I’m so glad Pathfinder got rid of the ears.
Wood giants (sometimes called voadkyn) in the world’s oldest role-playing game had weird ears set super high on their heads for no reason whatsoever that I could tell. Pathfinder’s wood giants still have elfin ears, but at least they don’t resemble Franken Berry anymore.
Wood giants seem like both a natural extension of the giant family (“Hill…taiga…marsh…well of course there would be wood giants!”) and a little unnecessary (“Pointy-eared dudes in nature? So they’re…giant elves?). Mostly they just seem a little strange. They lack both the physiognomies and the ferocity of the Norse-inspired giants, instead feeling more like something out of Native American, Russian, Japanese, or African folklore. And with their chaotic good natures, plant-related spell-like abilities, and animal friendships, they seem practically fey. To elves, they would likely be the Elder Brothers in the woods; to fey, they might be the Big Big Folk; to sasquatches, they might be the Trusted Tree People; to treants, they might be “tolerable.”
That’s if you play them as written, of course. But what if they weren’t so benevolent? Wood giant clans are just as likely to feature witches and dire wolves as they are druids and giant eagles. A little tweak of the alignment to chaotic neutral (or chaotic evil) and wood giants could be terrifying opponents—able to pass without trace, speak to and charm animals, take on tree shapes, and grow even larger at the moment of battle. In other words, when wood giants go bad, the whole wood goes bad with them…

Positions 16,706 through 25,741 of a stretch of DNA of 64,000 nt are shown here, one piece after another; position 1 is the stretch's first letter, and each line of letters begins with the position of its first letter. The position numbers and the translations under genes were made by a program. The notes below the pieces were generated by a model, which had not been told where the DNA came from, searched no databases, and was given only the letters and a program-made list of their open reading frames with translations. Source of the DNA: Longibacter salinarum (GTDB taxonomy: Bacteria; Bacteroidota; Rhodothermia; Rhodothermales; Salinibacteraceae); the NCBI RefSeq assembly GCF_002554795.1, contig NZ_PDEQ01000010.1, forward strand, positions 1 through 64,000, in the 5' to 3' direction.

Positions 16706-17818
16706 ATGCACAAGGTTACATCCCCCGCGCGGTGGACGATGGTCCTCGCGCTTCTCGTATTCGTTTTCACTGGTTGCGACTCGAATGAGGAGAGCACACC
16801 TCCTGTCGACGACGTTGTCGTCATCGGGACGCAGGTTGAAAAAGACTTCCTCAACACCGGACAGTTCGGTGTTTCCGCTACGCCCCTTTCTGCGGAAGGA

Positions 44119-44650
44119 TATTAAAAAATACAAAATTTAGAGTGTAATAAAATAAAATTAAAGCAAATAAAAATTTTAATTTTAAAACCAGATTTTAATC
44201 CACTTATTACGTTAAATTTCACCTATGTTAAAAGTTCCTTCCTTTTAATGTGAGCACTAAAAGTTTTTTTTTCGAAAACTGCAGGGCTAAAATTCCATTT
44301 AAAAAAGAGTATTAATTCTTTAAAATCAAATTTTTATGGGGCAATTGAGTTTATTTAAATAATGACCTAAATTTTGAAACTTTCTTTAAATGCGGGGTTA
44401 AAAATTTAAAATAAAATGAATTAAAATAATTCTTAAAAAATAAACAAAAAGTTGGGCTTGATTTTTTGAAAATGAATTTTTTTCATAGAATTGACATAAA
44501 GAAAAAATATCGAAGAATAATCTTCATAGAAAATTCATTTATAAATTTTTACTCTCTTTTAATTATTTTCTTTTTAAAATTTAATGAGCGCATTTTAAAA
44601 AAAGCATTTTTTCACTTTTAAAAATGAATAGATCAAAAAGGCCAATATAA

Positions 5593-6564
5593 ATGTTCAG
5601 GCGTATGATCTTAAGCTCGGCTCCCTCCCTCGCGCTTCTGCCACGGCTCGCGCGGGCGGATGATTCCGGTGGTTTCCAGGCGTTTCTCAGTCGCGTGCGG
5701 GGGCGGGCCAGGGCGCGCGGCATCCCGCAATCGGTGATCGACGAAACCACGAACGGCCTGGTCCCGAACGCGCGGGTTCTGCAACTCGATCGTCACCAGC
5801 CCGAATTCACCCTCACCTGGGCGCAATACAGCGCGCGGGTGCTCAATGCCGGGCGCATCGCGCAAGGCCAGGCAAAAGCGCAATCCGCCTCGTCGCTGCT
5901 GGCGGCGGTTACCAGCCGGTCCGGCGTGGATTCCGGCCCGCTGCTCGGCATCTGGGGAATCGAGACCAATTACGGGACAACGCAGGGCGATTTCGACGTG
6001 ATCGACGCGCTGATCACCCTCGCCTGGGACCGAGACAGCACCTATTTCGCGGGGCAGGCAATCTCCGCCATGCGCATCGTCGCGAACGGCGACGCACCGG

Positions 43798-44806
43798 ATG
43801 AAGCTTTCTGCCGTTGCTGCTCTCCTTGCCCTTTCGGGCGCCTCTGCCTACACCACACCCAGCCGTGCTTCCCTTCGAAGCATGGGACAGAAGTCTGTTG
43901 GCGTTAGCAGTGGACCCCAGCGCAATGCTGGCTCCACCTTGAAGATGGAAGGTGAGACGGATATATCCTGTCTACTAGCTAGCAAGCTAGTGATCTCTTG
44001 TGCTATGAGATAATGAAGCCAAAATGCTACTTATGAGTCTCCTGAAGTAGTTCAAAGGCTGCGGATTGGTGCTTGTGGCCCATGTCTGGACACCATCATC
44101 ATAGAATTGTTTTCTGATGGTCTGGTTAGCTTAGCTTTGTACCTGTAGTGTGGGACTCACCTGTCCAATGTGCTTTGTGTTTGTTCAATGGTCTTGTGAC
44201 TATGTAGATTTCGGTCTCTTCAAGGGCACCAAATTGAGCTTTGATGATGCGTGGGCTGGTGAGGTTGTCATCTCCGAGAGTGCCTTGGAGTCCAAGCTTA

Seafaring explorers are tasked by the jarl to explore his holdings in the New World. Used to the rapacious hill, frost, and fire giants of their home fjords, the adventurers will probably see any wood giants they encounter as enemies. But if they take up arms against the giants, they will find the forest itself turns against them.
Adventurers seek the aid of wood giants during a harsh winter. To earn their trust, the adventurers must spend a week in the giants’ company, living as they do—which means keeping up during their travels (despite the giants’ 40 ft. movement rate), tending their dire wolves and giant eagles without injury, and sleeping exposed to the elements…even during a blizzard. The giants will not let them die, but if they fail two of the tests they are deemed too weak to be worth the clan’s trouble.
The wood giants of the Elk March have grown dark and dangerous in their isolation. Their rangers treat humans as their favored enemies. Their witches make crude waxen images out of giant wasp wax and favor patrons of the elements, strength, transformation, and trickery. Many Elk March wood giants keep moss trolls as slaves. And they allow no one to enter their forests…
—Pathfinder Bestiary 2 132
If you’re missing the wolverine, we covered it way back here.